The civility of hand washing
It is human, and wise, that hand washing and general sanitation campaigns are heightened Ghana-wide. It borders on morality, too. Across Ghana, the sanitation situation isn’t good. That makes it instructive that in Ghana’s Upper East Region 14 junior high and primary schools in the Kassena-Nankana West District were brought together in hand washing campaign. It sound naive but simple hand washing could save a lot of lives.
It is surprising that such simple public hygienic practices – washing hands before and after eating, washing hands after using the toilet, washing hands after holding dirty objects and other such sanitation practices have become a national problem, veering into serious health issue. In 2010, it should have been the other way round.
Such public civility should normally start from homes and schools, and then into the larger society. Schools, as part of their civic studies, are expected to teach appropriate hygienic and sanitation practices. And this should be reflected in the public domain. The measure of any society’s depth of health is seen in its public sanitary practices. You don’t have to be a public health expert to know this. It is simple, if people urinate or spite or defecate in public, then they have poor sanitary and hygienic upbringing.
You see this shameful health picture on landing in Kumasi, Accra, Cape Coast, or Takoradi. The visitor quickly realizes that hygienic and sanitation practices are poor to the extent of interpreting that the people aren’t healthy. In markets, beaches, traditional “chop bars” (restaurants), banks, internet cafes, road-side food sellers, among others, people move through ramble through with unwashed hands under the sweltering sun. The people might have either come from toilets or might have blown their noses and with wipe their hands with it or touched dirty objects without washing their hands. Either they ignorant of the implications of their unhealthy actions or they do not consider the health implications of their actions.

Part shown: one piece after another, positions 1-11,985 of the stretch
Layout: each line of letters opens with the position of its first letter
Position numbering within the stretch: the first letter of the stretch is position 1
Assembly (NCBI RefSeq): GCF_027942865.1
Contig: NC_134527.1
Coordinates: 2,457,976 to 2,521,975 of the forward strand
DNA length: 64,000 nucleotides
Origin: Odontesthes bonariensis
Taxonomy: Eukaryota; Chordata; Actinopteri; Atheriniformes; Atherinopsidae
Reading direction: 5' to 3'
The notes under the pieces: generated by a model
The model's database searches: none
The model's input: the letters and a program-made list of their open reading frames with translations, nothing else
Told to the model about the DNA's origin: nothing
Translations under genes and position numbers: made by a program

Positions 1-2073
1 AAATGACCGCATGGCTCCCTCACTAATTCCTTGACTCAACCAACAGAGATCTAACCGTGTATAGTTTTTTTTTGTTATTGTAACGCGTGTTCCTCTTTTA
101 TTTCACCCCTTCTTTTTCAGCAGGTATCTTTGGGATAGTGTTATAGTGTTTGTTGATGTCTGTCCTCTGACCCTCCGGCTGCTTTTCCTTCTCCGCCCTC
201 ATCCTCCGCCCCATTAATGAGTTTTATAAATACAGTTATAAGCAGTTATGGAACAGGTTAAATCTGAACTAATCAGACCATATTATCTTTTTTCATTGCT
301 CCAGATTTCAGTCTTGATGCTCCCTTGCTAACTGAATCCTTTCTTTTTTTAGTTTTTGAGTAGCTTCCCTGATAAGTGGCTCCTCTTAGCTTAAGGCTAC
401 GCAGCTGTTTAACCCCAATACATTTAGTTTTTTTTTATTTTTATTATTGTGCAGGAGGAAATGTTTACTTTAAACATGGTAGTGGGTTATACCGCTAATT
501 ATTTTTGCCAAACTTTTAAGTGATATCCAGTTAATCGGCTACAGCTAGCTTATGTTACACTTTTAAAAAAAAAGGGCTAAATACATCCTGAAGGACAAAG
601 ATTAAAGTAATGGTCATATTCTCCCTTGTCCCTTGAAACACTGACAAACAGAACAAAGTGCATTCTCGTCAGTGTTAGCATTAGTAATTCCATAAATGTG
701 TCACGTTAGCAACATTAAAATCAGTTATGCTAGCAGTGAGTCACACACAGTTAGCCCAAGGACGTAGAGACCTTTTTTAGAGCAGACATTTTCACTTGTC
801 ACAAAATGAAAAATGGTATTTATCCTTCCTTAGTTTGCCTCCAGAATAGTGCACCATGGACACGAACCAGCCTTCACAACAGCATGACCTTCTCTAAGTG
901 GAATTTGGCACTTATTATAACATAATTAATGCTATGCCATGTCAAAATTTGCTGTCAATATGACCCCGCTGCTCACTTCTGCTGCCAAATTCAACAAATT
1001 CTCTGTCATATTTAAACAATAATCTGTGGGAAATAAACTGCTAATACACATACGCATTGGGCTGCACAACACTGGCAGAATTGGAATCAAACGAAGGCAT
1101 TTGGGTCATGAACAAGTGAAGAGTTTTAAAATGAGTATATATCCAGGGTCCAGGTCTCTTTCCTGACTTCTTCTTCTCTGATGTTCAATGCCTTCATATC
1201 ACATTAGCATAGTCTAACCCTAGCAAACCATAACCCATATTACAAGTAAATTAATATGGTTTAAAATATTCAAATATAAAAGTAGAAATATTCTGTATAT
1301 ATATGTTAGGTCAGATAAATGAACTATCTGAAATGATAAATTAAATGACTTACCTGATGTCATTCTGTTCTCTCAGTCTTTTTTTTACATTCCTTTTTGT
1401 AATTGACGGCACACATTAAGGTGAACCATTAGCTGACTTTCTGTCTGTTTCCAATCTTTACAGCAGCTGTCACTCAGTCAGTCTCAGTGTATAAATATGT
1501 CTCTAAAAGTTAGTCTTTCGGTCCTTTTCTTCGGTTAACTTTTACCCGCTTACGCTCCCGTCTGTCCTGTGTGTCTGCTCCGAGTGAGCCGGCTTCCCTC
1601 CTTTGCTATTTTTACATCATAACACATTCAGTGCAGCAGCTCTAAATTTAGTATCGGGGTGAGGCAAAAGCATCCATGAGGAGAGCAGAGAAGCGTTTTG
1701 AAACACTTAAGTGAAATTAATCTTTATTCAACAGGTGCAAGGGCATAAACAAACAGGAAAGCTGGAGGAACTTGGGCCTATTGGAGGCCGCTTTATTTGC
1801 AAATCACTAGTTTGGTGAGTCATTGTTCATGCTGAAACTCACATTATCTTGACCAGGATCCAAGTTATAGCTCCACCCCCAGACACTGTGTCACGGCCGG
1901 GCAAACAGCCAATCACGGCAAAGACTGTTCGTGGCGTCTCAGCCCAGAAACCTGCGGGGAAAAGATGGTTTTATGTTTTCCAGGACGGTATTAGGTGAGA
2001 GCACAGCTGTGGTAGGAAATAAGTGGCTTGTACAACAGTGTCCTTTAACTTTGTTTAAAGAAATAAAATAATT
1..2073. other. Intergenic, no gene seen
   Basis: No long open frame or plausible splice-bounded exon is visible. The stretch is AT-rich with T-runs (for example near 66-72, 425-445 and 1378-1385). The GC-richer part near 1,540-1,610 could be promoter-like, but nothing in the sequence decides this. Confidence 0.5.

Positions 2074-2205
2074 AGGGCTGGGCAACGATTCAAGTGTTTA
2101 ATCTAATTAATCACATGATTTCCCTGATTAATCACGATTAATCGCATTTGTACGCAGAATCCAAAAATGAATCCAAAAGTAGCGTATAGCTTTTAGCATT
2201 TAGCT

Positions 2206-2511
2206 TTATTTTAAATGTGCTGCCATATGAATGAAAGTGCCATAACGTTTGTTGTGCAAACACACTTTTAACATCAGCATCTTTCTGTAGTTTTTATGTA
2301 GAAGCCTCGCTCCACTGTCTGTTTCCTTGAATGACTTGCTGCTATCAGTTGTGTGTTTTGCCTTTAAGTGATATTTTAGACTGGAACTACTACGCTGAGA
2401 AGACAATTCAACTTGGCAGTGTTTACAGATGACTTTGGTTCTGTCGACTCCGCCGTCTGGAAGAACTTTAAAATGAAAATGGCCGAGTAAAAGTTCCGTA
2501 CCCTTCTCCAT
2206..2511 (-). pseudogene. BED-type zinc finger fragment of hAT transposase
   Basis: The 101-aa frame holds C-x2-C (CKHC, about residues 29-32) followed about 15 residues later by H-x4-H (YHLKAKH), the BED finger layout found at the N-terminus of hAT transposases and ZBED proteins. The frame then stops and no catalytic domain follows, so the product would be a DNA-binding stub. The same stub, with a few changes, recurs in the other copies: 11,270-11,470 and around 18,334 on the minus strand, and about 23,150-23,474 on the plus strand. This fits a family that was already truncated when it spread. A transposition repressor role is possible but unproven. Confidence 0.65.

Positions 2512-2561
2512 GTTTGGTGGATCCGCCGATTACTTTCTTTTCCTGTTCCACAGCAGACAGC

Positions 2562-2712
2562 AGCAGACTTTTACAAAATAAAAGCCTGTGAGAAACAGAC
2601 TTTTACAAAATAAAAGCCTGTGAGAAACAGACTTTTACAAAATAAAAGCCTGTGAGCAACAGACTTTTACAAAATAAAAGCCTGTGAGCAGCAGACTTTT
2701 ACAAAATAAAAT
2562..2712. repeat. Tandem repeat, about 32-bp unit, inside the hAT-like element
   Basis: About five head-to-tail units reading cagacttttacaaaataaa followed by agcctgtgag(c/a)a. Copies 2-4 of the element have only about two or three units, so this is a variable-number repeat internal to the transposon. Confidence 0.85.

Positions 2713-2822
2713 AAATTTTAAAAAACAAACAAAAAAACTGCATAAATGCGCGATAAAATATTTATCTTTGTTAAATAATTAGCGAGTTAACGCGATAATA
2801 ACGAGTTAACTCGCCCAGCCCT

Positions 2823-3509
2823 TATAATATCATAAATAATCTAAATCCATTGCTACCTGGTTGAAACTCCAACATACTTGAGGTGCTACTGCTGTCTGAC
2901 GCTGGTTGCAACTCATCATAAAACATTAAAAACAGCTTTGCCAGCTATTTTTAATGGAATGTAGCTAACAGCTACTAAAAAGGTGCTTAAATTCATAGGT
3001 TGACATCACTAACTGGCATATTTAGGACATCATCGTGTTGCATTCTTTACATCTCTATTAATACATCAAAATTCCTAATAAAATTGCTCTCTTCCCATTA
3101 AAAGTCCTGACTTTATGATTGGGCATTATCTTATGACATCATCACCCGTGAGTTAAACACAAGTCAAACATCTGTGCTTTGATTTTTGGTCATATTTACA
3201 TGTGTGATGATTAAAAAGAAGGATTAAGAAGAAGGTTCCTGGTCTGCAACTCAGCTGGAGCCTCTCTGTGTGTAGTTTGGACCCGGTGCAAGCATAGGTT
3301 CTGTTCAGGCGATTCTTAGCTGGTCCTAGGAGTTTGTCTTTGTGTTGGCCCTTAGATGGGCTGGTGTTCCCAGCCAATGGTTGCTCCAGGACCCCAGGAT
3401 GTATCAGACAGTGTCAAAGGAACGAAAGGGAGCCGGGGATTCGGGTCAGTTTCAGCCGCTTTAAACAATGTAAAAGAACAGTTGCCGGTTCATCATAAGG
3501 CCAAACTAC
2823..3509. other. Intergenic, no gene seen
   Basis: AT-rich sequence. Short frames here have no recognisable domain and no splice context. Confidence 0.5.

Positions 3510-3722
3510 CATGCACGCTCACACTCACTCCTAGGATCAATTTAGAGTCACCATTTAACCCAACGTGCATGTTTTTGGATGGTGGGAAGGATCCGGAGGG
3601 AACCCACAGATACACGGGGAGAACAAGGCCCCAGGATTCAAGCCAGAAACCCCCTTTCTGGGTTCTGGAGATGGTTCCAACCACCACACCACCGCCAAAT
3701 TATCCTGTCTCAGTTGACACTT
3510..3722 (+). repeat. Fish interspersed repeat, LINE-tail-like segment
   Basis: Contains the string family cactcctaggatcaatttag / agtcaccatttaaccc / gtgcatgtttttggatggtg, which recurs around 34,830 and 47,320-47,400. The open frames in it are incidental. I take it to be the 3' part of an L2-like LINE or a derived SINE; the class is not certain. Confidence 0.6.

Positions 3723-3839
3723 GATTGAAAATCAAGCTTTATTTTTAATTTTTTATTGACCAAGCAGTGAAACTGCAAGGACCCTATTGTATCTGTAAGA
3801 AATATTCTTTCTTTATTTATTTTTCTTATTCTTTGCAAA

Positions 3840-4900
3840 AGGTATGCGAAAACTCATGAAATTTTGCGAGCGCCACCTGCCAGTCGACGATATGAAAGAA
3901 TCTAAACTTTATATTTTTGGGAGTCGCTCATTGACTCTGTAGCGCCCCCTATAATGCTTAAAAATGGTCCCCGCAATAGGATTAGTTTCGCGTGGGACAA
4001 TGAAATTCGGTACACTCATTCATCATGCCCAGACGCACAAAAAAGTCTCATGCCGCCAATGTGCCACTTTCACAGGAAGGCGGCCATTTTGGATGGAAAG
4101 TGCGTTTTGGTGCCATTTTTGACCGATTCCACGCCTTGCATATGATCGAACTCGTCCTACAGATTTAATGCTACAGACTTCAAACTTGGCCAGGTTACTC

Recently, at Adabraka, a suburb of Accra, where I was staying, across my apartment, I used see a khebab seller, a young man, blow his nose repeatedly beside the stove he is using to roast the meat. And without washing his hands, immediately touched the meat being roasted. In the scorching sun, sometimes, too, I used to see him wipe his face from his sweat with his bare hands, and without washing his hands, touched the meat being roasted. Almost everyday, I saw him do this. Despite all these unhygienic practices, the young man was selling the khebab to people, some of whom, I am very sure, might have seen his unhygienic practices. He was passing diseases to the public.
Globally, health experts say over 80 percent of diseases start from the hands. And if the hands aren’t cleaned and sanitized properly, diseases are transmitted into the larger society. The heavy incident of cholera and malaria that attack and kill most Ghanaians reveal the level of civility in public health practices. If you urinate or defecate in public and die from cholera then one’s civility is bad.
Like the Foundation for Grassroots Initiatives in Africa (FGIA), a non-governmental organization, that mounted the Upper East hand washing campaign, in Canada for the past years public health promotion by Public Health Agency of Canada has been advising people to wash their hands thoroughly in order to limit the spread of diseases. Across Canada, in banks, internet cafes, restaurants, offices, groceries, malls, convenience stores, libraries, shops, university halls, etc hand sanitizers are everywhere for the public to use. And Canadians are using them as part of their civic health duties.
My sense here is that whether you are Canadian or Ghanaian, we all human beings and at certain levels we have to conduct ourselves in the same ways, as the import of the hand washing campaigns reveal. There is hand washing campaigns in Canada, the same is underway in Ghana’s Upper East. But more seriously is the fact that since health-care services are more inadequate in Ghana, Ghanaians should be more serious about the hand washing issues as a way of lessening the burden on the health-care system. The Adabraka khebab seller will help the Ghana health-care system if he can simply wash his hands any time he wipes his face with his hands or blows his nose with his hands.